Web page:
How often does the light-bulb moment happen and you suddenly realise what you need to do to and fix the fault in front of you?
Usually when you’ve given up and gone on to something else, right?
It was a lesson I learned early in life – where the answer, or path to finding the real issue, became clear during a night’s sleep. You ‘sleep on it’.
This week’s example is slightly different, and that’s perhaps the greater lesson: on when to listen to your gut/instinct.
For some reason, a driving force inside me said to dig out the non-working Solomon SL-20 solder station that stopped on me several years ago. For the purpose of the tale it’s a black box with wires and one day the lights stopped working.
For the technical minded it’s a great quality temperature-controlled soldering iron. So has some value at being repaired. A new one sells for $280.
That driving force said to figure this – it’s easy. The journey began by Google hunting any information I could. Ideally diagrams, especially a circuit diagram, or schematic.
The path was a bit cool (this is a piece of 1990’s technology), so there was not a lot of information around. The only circuit diagrams that resembled what I had in bits on the bench were in Russian. Yay. Lucky schematics are an international language.
Finding two versions of the diagram, I had at least a head-start.
Then the fun began, trying to relate the diagram to the actual. Probe for voltages and changes. Understand how the circuit worked.
Trusting the journey and knowing the more I understood the circuit the quicker/easier it would be to get to the end, know what was wrong and close the chapter.
A couple of hours go by…
The general circuit and voltages all check out, well within expected tolerance. Use of an oscilloscope (because I have one), confirmed the fundamentals were sound. It still wasn’t working.
Firstly; checking the fundamentals: the soldering iron itself. The heating element and temperature sensor were working. Static tests were 100%.
Those with experience know from time-to-time static tests and dynamic tests (under load) often vary. Take static tests at face value, to help eliminate obvious faults.
Checking in with a colleague to test his opinion on a few points. He shared and stated the obvious. That reinforced my faith I wasn’t missing anything. Of course, it still wasn’t working.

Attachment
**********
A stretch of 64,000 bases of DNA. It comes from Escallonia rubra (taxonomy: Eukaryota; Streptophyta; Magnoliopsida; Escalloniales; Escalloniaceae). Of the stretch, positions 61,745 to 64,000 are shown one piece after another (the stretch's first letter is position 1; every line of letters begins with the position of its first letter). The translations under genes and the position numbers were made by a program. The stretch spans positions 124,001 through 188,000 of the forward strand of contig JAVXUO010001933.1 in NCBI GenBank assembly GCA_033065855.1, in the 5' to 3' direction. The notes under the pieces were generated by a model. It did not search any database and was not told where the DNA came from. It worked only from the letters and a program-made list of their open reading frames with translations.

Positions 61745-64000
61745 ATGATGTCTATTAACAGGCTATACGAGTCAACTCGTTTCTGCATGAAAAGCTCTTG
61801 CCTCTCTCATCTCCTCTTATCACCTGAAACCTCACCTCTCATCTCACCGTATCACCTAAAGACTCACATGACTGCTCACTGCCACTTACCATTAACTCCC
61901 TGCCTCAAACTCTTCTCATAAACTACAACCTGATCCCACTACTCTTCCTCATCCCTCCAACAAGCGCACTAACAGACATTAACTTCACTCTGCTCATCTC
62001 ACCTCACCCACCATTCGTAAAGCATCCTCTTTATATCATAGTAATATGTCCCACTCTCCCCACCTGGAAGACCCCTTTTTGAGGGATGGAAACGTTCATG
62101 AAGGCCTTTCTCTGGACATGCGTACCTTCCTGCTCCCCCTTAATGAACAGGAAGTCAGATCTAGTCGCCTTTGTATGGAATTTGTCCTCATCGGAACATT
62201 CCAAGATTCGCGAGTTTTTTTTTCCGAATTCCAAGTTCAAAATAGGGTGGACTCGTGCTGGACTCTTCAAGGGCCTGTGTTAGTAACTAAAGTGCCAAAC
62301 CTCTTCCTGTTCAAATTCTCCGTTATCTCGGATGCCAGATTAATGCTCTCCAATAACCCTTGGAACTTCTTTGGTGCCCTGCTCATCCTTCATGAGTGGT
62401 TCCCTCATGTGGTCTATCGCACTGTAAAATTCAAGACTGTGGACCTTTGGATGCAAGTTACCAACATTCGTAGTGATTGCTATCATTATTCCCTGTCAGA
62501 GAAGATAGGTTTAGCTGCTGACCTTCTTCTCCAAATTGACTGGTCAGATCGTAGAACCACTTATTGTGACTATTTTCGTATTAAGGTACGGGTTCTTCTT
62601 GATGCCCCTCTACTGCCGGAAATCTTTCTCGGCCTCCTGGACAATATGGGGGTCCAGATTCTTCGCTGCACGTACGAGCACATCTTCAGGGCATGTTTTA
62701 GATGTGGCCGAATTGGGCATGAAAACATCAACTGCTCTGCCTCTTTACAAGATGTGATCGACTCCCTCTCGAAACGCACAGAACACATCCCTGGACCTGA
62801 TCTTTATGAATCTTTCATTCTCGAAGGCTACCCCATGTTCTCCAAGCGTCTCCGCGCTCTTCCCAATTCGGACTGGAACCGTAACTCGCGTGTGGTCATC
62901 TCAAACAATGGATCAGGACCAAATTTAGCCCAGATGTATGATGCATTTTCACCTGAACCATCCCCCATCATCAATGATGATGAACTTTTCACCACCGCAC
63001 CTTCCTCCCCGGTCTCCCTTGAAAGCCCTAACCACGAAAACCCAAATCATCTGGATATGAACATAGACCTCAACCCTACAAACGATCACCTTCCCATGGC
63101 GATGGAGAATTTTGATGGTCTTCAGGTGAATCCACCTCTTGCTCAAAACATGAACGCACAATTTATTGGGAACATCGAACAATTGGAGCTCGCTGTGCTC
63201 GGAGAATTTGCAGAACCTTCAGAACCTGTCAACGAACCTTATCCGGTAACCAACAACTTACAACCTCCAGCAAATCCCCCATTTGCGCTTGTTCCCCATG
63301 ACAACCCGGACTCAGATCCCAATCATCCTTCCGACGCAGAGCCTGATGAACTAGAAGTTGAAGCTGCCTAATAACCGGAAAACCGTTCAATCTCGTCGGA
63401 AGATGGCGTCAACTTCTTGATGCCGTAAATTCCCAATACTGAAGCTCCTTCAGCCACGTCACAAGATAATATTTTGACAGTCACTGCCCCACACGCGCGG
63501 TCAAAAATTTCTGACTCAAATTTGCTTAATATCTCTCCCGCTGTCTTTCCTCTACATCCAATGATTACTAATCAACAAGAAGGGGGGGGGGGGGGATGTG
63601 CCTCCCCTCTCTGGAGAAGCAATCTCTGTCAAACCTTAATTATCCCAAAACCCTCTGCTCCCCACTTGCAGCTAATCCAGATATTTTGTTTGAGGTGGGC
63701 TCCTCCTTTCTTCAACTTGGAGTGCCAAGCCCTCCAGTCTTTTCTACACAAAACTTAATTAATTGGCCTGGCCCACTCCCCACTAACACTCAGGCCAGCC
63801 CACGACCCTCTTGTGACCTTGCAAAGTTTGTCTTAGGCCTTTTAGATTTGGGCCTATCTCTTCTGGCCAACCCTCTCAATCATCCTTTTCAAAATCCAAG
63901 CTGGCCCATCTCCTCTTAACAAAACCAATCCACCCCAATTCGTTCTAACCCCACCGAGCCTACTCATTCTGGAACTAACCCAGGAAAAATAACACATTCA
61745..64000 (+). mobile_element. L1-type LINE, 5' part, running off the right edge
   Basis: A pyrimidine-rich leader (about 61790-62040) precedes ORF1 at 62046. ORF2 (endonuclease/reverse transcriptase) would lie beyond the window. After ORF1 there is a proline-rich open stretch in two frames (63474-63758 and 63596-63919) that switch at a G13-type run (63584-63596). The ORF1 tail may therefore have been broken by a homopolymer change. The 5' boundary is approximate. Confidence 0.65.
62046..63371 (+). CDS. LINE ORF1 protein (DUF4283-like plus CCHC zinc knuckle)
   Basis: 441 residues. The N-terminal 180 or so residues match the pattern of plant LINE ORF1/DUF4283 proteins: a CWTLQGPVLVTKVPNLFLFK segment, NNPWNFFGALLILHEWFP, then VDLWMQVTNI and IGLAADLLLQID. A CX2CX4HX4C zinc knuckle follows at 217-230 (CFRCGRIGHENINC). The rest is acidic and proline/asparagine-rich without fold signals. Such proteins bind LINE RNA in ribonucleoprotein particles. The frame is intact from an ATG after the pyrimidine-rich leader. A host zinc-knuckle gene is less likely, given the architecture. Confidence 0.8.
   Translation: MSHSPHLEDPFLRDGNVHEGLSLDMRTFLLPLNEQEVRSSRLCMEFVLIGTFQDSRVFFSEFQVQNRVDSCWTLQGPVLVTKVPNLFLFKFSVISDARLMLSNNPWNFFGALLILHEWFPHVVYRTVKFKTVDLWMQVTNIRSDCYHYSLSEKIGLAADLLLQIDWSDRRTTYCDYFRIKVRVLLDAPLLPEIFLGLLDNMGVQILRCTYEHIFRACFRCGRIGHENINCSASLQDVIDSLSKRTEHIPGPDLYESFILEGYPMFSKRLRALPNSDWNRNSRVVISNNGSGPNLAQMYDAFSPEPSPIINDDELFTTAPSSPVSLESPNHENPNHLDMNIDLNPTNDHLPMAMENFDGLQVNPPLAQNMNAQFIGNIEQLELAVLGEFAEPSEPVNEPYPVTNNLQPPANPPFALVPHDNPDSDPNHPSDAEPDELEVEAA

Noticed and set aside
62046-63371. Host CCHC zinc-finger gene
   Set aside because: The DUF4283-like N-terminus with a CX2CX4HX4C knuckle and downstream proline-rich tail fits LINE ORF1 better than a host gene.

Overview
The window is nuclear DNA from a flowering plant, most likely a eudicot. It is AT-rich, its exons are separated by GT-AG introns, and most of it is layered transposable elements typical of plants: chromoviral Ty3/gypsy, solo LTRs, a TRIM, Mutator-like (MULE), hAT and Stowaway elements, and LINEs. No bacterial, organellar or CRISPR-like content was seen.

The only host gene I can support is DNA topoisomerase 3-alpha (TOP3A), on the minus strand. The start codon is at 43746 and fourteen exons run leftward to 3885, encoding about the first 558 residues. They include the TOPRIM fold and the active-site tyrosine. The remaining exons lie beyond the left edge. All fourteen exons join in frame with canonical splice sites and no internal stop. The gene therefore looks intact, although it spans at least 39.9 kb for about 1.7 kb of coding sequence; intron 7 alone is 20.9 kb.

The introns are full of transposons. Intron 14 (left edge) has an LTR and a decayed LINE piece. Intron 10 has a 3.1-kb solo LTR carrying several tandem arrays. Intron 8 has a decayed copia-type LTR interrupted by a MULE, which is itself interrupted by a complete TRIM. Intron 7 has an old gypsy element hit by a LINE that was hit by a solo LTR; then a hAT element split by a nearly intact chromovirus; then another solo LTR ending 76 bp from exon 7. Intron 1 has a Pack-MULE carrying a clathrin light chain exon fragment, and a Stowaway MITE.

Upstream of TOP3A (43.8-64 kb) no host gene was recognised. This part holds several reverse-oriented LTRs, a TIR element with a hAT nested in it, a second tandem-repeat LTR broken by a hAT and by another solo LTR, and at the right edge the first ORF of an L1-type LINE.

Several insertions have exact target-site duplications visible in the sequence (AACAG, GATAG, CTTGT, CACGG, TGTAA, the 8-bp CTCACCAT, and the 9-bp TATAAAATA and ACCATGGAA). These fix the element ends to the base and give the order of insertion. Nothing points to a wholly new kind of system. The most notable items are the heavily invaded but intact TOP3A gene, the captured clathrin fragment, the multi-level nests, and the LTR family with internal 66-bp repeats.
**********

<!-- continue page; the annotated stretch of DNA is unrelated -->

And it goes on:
Jump forward to later in the day (it’s now late evening) and still driven by some internal force to fix this.
By this time I had enough evidence the circuit was working enough the output was to be the focal point. Clarifying; the output, that turns the heating element on/off was one of the first parts checked. It all tested fine. All voltages were okay.
Taking a step back with the fault-finding I focussed on continuity testing of cables as there were a number of connectors in the circuit – as points of mechanical connection, they can often be a weak link.
They all checked fine. But as I worked my way toward the circuit board something wasn’t adding up. Bypassing the circuit on the board should have lit things into life. It didn’t. This was very fishy.
Quickly and amidst confusion as I double and triple checked voltages I realised the bypassing wasn’t connecting the circuit where it needed to be connected.
There it was. The fault.
The break was on the circuit board.
As I started looking, I saw it. A neat break between the copper trace and the circuit pad the output Triac was connected to. A hairline break.
Quickly I cleaned and joined the break (the joys of having a new temperature-controlled solder station).
It sprang into life.
That it was working again was half the satisfaction. The second half was following the burning desire to resolve the fault. The blind faith it would be easy.
This would have been regarded as a throw-away item when it stopped working. Buy a new one. I don’t need to.
Cost of parts: $0.
Time: three hours.
Result: A reminder to follow that internal driver. You’ll surprise yourself what you can achieve, with a bit of time and your own resource.